Indyk Makes Resignation Official

WASHINGTON (AP) -

In a move symbolizing the collapse of the latest American effort to forge an Israeli-Palestinian peace deal, U.S. special Mideast envoy Martin Indyk resigned on Friday to return to a Washington think-tank.

Indyk’s departure was forecast in earlier reports due to the failure of the talks, but no formal announcement was made until now.

Secretary of State John Kerry said in a statement that Indyk, a former U.S. ambassador to Israel, would return to his position as vice president and director of foreign policy at The Brookings Institution think-tank in Washington but would continue to serve as special adviser on Mideast peace issues.

“Ambassador Indyk has invested decades of his extraordinary career to the mission of helping Israelis and Palestinians achieve a lasting peace. It’s the cause of Martin’s career, and I’m grateful for the wisdom and insight he’s brought to our collective efforts,” Kerry said.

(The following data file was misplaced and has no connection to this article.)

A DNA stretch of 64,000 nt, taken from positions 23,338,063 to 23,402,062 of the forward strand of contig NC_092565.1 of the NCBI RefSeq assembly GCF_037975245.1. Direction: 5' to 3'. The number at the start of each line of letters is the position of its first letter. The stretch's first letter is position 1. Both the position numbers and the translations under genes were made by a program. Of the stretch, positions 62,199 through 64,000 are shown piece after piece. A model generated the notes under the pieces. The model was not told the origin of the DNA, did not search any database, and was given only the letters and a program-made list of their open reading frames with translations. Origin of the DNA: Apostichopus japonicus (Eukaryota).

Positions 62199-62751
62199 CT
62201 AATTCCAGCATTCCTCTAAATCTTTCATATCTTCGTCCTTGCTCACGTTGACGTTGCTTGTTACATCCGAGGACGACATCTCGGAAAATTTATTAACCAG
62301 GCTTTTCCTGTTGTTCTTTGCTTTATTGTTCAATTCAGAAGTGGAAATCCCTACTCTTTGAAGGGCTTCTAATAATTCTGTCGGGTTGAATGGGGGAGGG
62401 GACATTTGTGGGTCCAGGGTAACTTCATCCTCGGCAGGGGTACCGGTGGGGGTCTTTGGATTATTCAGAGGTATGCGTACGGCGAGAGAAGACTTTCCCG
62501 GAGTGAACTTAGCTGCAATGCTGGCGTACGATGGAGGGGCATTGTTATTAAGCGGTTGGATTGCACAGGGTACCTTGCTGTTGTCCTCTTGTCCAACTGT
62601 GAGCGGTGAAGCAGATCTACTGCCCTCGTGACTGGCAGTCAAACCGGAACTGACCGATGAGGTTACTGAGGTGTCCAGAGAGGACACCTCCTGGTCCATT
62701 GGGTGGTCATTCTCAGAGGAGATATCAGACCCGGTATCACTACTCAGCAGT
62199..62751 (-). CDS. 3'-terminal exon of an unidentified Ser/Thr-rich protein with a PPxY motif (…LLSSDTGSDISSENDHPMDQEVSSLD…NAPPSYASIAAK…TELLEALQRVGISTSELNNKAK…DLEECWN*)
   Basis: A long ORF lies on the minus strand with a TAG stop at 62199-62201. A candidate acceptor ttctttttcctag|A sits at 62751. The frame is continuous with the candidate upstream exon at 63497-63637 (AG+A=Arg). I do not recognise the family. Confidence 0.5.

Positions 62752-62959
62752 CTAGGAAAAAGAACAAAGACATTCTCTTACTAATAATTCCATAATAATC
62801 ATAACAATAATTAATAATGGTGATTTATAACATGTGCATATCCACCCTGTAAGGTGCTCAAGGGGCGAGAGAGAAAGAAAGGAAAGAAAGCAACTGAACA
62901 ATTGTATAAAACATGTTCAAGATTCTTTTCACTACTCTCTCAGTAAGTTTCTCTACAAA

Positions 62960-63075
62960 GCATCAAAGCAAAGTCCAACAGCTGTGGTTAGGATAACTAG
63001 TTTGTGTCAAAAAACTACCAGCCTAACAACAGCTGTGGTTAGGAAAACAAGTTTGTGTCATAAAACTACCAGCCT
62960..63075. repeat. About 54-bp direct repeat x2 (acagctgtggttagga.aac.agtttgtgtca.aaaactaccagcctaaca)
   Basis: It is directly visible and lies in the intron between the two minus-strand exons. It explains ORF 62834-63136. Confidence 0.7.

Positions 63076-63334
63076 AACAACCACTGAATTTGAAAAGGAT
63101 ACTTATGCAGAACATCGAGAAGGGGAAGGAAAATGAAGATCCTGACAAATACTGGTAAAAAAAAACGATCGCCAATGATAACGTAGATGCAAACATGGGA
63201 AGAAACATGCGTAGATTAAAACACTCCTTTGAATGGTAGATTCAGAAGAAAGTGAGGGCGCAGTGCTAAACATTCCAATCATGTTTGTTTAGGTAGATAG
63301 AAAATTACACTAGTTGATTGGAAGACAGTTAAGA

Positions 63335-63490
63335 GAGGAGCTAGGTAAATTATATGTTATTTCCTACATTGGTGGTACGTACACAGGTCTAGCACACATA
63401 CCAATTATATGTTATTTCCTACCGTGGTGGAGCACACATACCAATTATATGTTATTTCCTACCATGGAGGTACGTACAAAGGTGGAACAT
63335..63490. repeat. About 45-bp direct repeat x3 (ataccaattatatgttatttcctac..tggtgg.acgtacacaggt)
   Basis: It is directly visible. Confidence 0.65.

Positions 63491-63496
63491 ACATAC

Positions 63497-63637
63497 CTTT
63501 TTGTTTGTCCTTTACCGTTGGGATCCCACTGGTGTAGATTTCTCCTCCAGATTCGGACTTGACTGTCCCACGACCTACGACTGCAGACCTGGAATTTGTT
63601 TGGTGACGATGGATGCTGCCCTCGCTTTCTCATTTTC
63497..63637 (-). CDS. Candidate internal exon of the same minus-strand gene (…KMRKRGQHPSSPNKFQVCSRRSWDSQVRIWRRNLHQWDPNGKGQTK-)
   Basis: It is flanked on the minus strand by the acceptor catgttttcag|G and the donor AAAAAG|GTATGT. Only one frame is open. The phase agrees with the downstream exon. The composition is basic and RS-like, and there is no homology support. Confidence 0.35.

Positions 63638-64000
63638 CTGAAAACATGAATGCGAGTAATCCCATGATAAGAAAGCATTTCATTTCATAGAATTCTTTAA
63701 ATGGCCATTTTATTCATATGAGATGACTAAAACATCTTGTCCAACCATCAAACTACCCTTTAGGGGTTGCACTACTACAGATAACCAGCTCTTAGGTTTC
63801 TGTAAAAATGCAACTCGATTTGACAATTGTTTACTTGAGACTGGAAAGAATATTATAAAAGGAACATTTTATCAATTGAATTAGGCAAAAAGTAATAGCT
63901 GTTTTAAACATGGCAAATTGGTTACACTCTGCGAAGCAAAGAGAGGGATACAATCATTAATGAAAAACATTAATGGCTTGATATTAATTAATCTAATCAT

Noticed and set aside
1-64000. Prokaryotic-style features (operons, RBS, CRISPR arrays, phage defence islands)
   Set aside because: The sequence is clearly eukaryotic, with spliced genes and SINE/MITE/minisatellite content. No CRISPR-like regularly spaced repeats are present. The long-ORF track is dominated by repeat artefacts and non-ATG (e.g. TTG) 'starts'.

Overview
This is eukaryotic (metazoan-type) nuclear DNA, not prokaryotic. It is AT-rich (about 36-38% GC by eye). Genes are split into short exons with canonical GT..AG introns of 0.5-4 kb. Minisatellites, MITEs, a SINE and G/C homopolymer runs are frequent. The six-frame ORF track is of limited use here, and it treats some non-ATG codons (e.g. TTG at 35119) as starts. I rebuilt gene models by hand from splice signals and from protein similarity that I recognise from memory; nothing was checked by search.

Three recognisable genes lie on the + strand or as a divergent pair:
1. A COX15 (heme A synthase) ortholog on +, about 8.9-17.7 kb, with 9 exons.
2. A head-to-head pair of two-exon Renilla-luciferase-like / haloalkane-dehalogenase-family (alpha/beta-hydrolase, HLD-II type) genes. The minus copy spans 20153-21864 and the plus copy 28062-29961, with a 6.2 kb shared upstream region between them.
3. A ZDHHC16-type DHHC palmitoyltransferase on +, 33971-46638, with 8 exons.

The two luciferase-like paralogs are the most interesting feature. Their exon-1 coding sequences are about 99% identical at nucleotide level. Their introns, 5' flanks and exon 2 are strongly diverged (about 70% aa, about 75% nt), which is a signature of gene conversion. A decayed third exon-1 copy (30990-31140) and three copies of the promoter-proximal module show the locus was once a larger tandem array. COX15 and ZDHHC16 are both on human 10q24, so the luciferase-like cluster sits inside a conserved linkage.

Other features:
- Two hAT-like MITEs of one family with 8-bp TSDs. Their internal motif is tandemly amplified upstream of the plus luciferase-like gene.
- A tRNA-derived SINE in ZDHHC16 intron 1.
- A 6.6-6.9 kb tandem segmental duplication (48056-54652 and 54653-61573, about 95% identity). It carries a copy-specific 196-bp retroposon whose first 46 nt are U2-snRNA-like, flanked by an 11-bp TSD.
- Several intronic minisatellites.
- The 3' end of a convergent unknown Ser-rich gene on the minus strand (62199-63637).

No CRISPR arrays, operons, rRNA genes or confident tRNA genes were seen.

“The United States remains committed not just to the cause of peace, but to resuming the process when the parties find a path back to serious negotiations,” Kerry said.

With the peace process on hiatus, it is unclear whether Indyk will be replaced. His deputy, Frank Lowenstein, will assume the envoy position on an interim basis.

Indyk’s resignation marks the second time Obama has lost a Mideast peace envoy following a failed bid to bring the parties together. Former Sen. George Mitchell stepped down from the post in May 2011 after two years of frustrating efforts to get negotiations going during President Barack Obama’s first term.